Aqueous Phase Synthesis of Cu-in-Ga Photovoltaic Nanoparticles for the CIGS Printable Solar Cell Application

Wednesday, 4 October 2017
Prince George's Exhibit Hall D/E (Gaylord National Resort and Convention Center)
H. Takahashi, S. Yokoyama, and K. Tohji (Graduate School of Environmental Studies, Tohoku Univ.)
It is well known that CIGS (Cu(In,Ga)Se2) is one of the most effective photovoltaic devices for developing low cost and high efficiency solar cell. Bandgap of these can be adjusted from 1.04eV to 1.67eV by controlling the ratio of Ga in materials [1]. Moreover, it is ecological and economical solar cell since it needs only 1-2µm thickness because of its high optical absorption coefficient (105cm-1) [2]. Until now, CIGS solar cell, synthesized by utilizing gas phase method, achieved high conversion efficiency above 20%, nevertheless gas phase evaporation process consume high energy and natural resources. Therefore the cost of CIGS is still high and is not be widely used [3].

To solve this problem, we reported completely new approach to synthesize low cost CIGS solar cell [4]. This process consists of three steps; 1) synthesis of CI and/or CIG nanoparticles by utilizing aqueous phase reduction method, 2) print of these precursor nano-materials on a substrate, 3) selenization/sulfurization of these to form CIS/CIGS solar cell. As a result, CIS solar cell with the conversion efficiency of c.a. 3% was successfully synthesized. To increase the conversion efficiency, Ga should be incorporated into CI nanoparticles during aqueous phase synthesis procedure. However, co-reduction of Ga with Cu and/or In cannot be achieved until now, because of the reduction potential difference between Ga and Cu-In, and of low melting point of Ga (29.76℃).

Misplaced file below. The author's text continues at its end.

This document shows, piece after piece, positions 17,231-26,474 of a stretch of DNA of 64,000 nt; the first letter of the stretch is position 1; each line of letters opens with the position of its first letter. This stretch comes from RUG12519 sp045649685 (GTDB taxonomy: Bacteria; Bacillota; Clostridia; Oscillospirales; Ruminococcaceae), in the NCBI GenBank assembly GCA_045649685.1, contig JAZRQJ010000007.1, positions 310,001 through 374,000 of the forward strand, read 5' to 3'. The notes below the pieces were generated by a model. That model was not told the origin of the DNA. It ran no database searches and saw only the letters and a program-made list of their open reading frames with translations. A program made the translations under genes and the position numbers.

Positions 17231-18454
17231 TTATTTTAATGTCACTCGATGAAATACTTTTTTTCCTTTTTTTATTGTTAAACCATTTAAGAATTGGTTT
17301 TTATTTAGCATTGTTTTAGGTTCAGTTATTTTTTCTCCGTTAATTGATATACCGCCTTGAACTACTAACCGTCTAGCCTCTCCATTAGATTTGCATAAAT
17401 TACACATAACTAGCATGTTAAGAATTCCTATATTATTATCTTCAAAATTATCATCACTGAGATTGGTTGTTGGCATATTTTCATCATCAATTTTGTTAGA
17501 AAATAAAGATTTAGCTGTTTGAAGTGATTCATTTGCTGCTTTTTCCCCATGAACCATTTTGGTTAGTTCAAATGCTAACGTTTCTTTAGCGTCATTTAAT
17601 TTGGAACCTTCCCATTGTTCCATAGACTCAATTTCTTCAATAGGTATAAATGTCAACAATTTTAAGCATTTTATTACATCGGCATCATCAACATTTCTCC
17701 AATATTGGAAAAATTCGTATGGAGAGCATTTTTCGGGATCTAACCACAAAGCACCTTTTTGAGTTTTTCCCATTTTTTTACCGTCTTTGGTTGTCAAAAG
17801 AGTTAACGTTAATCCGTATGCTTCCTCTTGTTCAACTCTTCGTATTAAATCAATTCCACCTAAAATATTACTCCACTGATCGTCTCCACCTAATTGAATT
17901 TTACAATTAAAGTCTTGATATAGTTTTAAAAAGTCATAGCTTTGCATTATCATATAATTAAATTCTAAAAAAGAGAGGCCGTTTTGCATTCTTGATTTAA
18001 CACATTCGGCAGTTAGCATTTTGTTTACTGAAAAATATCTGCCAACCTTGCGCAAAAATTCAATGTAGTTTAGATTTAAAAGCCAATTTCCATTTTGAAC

Therefore, in this study, aqueous phase synthesis procedure of Cu-In-Ga nanoparticles were developed.

To reduce the Ga ion in aqueous phase, Ga complex species should be homogenized. So, appropriate complexing reagent, concentration of metals and/or complexing reagent, pH of solution were expected by utilizing calculation using critical stability constants. Reduction potential of homogenized Ga complex was measured by CV (cyclic voltammetry) analysis method. Co-deposition of Ga with Cu and In under expected condition were also progressed, and synthesized particles were evaluated by SEM-EDX, TEM-EDX and XRD.

Results of XRD and SEM/EDX measurement demonstrated that Ga can be doped into CI nanoparticles, and doping ratio of Ga into CI nanoparticles were depended on the reduction rate and also reduction method. For example, maximum Ga concentration in CIG nanoparticles were reached c.a. 20% when the molar ratio of reducing agent against to metals reached to ten. Moreover, these results shows that reduction procedure was seriously affected to the doping ratio of Ga.

Ratio of synthesized CIG particles were close to the target composition, by controlling solution condition and reaction field. In addition, large scale synthesis enough to make CIG precursor film were successfully achieved. By applying PVP as a dispersing agent, generation of aggregate particles was suppressed, and therefore smooth CIG film was successfully fabricated.

Another detailed results will be presented in our session.

[1] Appl. Phys. A, 74 (2002), pp. 659–664, [2] Basic technic of CIGS solar cell, Nakata, Nikkankougyoshinbunsha, 2010, [3] Phys. Status Solidi RRL, 9 (2015), pp. 28–31, [4] For example, 228th ECS meetings, Z01-1846 (2015)